What Science Says About the Organic Revolution Print Write e-mail
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Written by Frank Mangano   
Not so long ago, organic foods were the sole proprietorship of health food specialty stores like Good Earth and Whole Foods Market. Today, organic cereals, milks, produce, meats, poultry and dairy can be found throughout supermarket shelves, refrigerators and freezers making it more convenient for shoppers to purchase organic foods than ever before.

For sure, this is partly due to the increasing consumer demand that grew the organic foods business into a $14 billion industry last year alone. But another reason for the increase in prevalence is the supermarkets’ acceptance of the mounting pile of scientific evidence suggesting that eating organic not only cleans up our environment, but also our bodies as well.

In simple terms, “organic” is anything that’s been grown or farmed naturally, without the use of chemical agents such as pesticides, herbicides, fungicides or chemical fertilizers. Since the word “organic” has been used somewhat loosely in the past, the National Organic Securities Board passed an official definition in 1995:

“Organic agriculture is an ecological production management system that promotes and enhances biodiversity, biological cycles and soil biological activity. It is based on minimal use of off-farm inputs and on management practices that restore, maintain and enhance ecological harmony.”

The organic food process, of course, starts at the farm. Environmentally conscious farmers harvest and treat their vegetables in an environmentally friendly manner. Instead of loading their labors of love with pesticides and other chemicals (used to help them grow faster and to ward off insects), which corrode the soil and water supply, farmers use alternative methods to help their vegetables grow clean and strong.

Some of these methods include crop rotation, recycling organic matter, conservation of resources, picking vegetable species that grow naturally according to climate (e.g. Oranges and lettuce don’t grow particularly well in northeast, but corn and apples do), as well as unleashing certain species of bugs to eat pests that feed on plants. In other words, they seek out natural methods that don’t have long-term negative effects on the environment.

Pro-pesticide farmers remain unconvinced that there is any serious negative impact of pesticides, but mounting research suggests otherwise. For instance, the Journal of Agricultural and Food Chemistry published a study in 2000 showing that harmful chemicals stay locked in the soil years after use. The study found that chlordane, a pesticide that’s been banned for years now, continued turning up in the studied region’s vegetable supply—38 years after its original use!

The good news is that the chlordane and other pesticides found were safe according to federal regulations. But the American Chemical Society has said that if a person eats enough vegetables containing trace amounts of chlordane over his or her lifetime, it can lead to digestive and nervous system disorders.

Side effects like these are just the beginning. Other researchers point to studies of their own, which suggest that pesticides can negatively impact the neurological, endocrine and immune systems.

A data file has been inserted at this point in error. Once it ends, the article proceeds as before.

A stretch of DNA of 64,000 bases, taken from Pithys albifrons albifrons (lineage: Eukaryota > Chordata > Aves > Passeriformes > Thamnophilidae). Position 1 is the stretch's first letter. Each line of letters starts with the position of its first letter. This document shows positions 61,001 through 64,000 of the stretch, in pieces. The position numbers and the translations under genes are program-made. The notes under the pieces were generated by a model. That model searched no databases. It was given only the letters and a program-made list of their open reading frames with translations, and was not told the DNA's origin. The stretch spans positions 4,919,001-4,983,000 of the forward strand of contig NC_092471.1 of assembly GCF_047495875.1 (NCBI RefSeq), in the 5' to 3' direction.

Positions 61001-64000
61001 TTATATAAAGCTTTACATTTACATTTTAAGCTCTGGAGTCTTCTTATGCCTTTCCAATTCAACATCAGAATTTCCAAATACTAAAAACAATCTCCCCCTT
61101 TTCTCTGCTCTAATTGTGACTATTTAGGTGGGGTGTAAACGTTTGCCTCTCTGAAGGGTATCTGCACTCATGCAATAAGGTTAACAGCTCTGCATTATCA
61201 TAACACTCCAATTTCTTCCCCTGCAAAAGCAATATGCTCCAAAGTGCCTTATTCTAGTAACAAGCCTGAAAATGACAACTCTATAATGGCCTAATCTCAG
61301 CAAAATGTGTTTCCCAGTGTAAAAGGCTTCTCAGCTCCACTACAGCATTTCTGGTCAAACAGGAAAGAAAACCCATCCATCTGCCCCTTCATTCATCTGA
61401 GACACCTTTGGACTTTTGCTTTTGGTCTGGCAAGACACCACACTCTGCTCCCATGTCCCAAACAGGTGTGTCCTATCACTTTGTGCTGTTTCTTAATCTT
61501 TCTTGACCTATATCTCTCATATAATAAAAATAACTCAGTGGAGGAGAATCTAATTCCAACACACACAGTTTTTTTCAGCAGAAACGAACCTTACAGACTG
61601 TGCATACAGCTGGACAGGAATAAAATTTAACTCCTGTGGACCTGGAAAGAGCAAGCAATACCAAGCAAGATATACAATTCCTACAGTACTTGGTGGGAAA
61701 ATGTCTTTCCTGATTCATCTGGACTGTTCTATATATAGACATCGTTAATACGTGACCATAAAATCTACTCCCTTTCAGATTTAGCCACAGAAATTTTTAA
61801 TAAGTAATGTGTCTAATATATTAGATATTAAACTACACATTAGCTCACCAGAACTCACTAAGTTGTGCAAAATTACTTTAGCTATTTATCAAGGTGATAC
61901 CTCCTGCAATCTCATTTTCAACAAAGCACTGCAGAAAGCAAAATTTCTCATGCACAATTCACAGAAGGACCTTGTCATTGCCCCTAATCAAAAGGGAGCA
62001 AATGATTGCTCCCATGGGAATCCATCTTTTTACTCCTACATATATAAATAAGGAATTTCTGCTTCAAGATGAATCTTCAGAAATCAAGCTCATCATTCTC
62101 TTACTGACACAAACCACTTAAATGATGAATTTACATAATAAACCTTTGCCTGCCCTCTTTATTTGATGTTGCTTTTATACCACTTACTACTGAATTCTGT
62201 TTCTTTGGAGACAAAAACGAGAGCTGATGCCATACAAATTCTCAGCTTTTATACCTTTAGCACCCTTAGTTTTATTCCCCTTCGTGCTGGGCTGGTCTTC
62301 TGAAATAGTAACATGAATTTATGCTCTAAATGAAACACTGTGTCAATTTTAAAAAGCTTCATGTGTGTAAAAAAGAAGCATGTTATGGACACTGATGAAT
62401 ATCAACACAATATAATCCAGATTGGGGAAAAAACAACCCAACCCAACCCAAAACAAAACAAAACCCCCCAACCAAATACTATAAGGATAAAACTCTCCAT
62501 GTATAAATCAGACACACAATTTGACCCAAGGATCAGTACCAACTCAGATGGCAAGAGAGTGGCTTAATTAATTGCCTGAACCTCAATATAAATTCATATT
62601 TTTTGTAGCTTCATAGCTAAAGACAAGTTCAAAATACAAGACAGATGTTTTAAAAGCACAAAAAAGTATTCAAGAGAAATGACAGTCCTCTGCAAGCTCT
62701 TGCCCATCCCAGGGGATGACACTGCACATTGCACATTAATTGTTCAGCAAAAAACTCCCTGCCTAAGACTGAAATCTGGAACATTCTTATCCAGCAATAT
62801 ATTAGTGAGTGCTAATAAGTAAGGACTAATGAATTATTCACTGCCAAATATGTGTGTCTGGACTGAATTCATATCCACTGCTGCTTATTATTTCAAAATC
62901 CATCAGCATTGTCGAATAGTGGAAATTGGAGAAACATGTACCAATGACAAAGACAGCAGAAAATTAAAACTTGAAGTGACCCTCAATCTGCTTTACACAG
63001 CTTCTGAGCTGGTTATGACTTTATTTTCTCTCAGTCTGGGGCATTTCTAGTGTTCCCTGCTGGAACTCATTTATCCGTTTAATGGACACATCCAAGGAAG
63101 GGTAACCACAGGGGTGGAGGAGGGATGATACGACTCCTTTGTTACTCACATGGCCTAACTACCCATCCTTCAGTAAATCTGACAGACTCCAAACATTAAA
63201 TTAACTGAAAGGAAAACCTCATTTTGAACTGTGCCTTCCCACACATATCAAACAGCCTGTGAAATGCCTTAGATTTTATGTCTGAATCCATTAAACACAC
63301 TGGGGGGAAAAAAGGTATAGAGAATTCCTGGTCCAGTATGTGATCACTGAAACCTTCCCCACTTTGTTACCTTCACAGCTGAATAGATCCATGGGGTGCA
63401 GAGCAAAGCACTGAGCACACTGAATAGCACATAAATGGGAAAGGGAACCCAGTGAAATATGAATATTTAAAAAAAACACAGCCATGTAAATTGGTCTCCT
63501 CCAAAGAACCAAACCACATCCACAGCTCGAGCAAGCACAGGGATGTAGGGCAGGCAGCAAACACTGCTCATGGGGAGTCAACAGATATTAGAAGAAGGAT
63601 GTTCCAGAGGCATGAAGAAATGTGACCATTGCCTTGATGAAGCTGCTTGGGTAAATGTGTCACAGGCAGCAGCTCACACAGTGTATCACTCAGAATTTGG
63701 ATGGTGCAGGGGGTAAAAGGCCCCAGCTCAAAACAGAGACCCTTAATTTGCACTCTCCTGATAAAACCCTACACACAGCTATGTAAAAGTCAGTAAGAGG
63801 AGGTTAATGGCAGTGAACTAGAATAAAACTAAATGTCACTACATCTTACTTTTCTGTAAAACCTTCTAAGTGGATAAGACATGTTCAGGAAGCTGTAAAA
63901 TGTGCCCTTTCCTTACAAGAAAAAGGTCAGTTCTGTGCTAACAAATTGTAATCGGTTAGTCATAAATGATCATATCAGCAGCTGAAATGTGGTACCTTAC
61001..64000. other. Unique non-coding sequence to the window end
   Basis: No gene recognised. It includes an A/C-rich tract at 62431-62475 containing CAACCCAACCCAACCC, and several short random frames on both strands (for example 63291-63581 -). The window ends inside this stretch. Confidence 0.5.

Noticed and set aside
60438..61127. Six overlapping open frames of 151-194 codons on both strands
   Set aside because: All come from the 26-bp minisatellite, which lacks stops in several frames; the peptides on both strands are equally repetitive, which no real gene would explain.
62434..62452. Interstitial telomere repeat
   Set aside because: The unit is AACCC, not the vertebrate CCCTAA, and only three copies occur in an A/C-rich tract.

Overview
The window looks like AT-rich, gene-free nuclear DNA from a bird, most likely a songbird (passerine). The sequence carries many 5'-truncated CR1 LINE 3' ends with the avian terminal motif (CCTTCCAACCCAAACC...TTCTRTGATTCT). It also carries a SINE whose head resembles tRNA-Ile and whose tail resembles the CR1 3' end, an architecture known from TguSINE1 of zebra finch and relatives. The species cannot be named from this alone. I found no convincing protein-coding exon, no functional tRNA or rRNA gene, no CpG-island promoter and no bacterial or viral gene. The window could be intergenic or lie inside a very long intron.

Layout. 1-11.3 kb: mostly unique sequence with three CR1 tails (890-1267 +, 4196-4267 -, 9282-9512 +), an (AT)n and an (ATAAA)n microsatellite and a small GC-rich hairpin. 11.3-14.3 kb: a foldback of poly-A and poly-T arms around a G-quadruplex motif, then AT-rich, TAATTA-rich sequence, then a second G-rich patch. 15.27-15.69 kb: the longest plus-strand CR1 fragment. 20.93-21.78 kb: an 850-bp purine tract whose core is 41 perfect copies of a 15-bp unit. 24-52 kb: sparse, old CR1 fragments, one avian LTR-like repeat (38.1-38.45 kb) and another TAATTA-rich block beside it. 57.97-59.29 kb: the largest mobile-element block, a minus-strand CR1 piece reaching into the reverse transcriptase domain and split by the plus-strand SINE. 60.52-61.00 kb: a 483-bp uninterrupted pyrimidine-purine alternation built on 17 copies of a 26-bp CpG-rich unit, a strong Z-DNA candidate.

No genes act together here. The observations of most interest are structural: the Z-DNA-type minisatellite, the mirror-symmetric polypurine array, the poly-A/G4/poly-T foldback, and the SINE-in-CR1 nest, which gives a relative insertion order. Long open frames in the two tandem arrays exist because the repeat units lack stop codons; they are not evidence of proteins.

The five year study was completed by several science professors out of the University of Wisconsin who examined common insecticide/pesticide mixtures farmers will use, such as aldicarb, atrazine and nitrate. They discovered that when those mixtures get into the water supply, it altered several vital systems in rats and mice.

This finding along with other research led the professors to believe that a water or food supply contaminated with similar mixtures can have a particularly harmful effect on children, such as impairments in learning capabilities and changes in their behavior (e.g. Aggression).

If findings like these aren’t compelling enough to be rooting for the organic side to win the war, perhaps the nutritional component is reason enough to defect.

A study published in 2001 in the Journal of Alternative and Complementary Medicine showed that after reviewing 41 different studies, organic foods were more dense in nutrients than their non-organic counterparts (27 percent more vitamin C, nearly 30 percent more magnesium and 21 percent more iron, to name a few).

In yet another study, this one performed by scientists at The Danish Institute of Agricultural Sciences, rats fed organic produce slept better, were leaner and had stronger immune systems than the rats fed conventionally grown produce.

The time has come to embrace support the organic revolution.

The next time you head to the supermarket, look for foods with the “Certified Organic” label. There are a number of regulations and procedures that organic foods and their farmers must go through in order to become certified, including periodic soil testing for contaminants, record keeping on organic farms and past findings and farm inspections.

The procedures and guidelines were written in 1990 under the Organic Food Production Act and were enacted in 2001 along with other guidelines and regulations. It is overseen by the U.S. Department of Agriculture’s National Organic Program. Bottom line, if it says organic, you can bet the farm that it’s all-natural.
Frank Mangano is a natural health expert and best selling author who teaches you how to dramatically improve your health naturally, without expensive and potentially dangerous prescription drugs. The hard work and persistence that Frank has invested in recent years is reflected through his writings:

The Silent Killer Exposed

The 60 Day Prescription Free Cholesterol Cure

The Mind Killer Defense, co-authored by Kim Wierman



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